I am going crazyyy trying to figure out what's wrong. Please does anyone else have an issue similar to mine? I'm only 22. So, basically when my clit is lightly rubbed, there is no feeling. However, when rubbed vigorously and directly, the burning and tingling sensations shoot down my legs and feet as if coming to the end of an orgasm but with no good feeling leading up. It's so strange. What …

Comments: 2

Cured of Vulvodynia

Wed Aug 17, 2016 1:39 am by angelique2016

I used to post on this forum a long time ago and told everyone of how I was cured of my vulvodynia by a (Melbourne Australia) female dermatologist, she put me on very low doses of Nortriptyline (Allergron) for pain management about 10mgs I believe it was, and she also had me use Advantan Fatty Ointment (not the cream) (although I saw the cream for sale on ebay from germany) so it might help, as …

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Vulvodynia and IVF? Anyone done this? What does it do to the vulvadynia?

Sun Jul 30, 2017 1:03 am by Carolyn4

Hi everyone,

I have had vulvodynia since age 27--I am now 43 and it has been in pretty good remission.  I control it with acupuncture and herbs, and some cranial sacral therapy.  I have a 5 year old, had a pretty uneventful pregnancy which ended in a c-section.  My VV worsened after that, and I have worked hard to get it back under control (it took over a year to get it back into pretty good …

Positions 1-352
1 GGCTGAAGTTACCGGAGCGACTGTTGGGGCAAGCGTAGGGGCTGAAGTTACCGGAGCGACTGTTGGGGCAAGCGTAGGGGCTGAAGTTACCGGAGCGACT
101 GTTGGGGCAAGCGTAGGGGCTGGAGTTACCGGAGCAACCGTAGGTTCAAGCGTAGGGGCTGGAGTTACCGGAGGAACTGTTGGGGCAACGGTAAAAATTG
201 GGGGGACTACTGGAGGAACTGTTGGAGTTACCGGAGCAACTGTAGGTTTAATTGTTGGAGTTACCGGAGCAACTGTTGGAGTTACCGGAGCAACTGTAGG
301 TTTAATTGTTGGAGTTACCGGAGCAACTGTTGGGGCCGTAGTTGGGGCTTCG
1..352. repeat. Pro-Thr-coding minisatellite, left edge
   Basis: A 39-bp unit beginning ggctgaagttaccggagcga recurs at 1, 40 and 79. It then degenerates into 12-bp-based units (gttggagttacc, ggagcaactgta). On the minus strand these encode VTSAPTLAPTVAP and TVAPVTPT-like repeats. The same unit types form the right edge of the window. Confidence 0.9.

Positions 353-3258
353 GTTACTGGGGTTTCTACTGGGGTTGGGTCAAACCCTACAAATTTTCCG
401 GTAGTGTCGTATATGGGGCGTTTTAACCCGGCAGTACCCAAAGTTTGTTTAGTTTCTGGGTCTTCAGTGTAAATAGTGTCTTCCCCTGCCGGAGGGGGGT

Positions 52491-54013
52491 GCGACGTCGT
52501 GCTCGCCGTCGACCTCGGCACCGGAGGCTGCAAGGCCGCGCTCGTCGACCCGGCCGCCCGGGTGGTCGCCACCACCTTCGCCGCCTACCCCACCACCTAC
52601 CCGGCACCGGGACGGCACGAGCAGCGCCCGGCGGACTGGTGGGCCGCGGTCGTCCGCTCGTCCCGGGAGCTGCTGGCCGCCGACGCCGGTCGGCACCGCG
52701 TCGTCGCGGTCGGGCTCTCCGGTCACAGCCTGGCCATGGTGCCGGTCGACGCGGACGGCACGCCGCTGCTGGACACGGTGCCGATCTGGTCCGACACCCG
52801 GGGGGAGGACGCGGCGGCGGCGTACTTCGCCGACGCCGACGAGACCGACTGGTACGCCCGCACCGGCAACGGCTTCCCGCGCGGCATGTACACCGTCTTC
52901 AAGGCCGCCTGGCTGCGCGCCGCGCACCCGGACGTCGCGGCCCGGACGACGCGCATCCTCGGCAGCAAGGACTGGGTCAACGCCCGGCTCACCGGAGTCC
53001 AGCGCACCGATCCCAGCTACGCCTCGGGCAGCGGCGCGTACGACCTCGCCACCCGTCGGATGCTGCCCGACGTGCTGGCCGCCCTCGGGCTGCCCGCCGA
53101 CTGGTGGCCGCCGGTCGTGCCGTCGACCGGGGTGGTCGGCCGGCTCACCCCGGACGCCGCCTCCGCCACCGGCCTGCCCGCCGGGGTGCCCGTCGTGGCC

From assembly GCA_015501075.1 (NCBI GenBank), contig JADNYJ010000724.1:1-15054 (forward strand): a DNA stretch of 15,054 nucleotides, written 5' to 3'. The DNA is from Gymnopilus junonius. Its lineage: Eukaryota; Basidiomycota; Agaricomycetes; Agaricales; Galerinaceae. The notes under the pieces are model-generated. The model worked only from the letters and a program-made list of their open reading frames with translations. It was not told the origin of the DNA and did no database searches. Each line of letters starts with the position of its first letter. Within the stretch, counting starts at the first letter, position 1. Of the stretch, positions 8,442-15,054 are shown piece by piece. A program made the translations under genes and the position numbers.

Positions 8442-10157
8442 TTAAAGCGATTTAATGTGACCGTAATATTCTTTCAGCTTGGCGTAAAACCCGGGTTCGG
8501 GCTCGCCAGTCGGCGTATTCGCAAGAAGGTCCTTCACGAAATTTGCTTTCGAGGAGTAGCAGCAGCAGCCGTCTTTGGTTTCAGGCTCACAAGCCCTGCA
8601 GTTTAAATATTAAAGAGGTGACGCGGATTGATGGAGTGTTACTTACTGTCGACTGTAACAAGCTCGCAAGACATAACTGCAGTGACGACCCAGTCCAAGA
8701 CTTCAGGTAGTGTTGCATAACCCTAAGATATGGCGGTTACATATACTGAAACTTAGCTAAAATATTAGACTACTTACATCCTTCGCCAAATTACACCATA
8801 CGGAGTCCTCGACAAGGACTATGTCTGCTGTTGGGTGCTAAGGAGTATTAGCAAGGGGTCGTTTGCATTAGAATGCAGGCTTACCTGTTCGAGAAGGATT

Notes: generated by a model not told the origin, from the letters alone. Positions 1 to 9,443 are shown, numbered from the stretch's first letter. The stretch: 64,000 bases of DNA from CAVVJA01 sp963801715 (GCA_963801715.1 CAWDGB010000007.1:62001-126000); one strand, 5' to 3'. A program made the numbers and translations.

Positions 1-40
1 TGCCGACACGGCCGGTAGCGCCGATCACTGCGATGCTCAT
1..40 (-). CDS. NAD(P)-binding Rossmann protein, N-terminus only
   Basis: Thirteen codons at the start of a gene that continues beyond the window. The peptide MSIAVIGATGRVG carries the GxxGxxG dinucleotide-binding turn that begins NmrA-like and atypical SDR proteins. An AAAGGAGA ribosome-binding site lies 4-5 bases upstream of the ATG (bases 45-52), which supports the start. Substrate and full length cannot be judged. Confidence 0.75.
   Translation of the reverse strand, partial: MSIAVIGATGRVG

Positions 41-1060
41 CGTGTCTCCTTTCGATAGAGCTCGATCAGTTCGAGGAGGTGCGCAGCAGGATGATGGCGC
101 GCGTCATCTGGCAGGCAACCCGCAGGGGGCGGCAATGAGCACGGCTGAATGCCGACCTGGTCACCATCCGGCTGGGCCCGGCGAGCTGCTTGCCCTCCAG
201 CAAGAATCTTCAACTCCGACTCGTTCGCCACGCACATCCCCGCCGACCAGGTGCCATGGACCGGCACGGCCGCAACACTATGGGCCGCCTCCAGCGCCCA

Comments: 1

Partial Vestibulectomy

Mon Jul 31, 2017 6:44 pm by JGD13

Hi all i am new here.
I had a partial vestibulectomy 21/7 for my provoked vulvodynia.
After a painful few days and feeling quite uncomfortable it seemed to get better. 1 week after i noticed some white stuff and gloopy discharge, it wasnt smelly or itchy but i got a check up at the gp surgery and the doctor said the stitches looked fine and i could just have a touch of thrush. He said this is …

Comments: 6

Breaking the pain cycle

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Breaking the pain cycle

Post  Mouse on Fri Nov 19, 2010 9:56 pm

I found this post on another site which could be of interest to those of you who experience constant pain. My specialist also said that pain no matter how it presents is pain.

"My expert-doctor explained to me recently that she viewed PGAD as a chronic pain syndrome (no psychological cause in this disorder as far as she is concerned). In her opinion, arousal is just a form of lower level pain. Her treatment approach is most interesting and I would like to describe it, to see if others have used a similar way to treat their PGAD symptoms, and what success they may have had.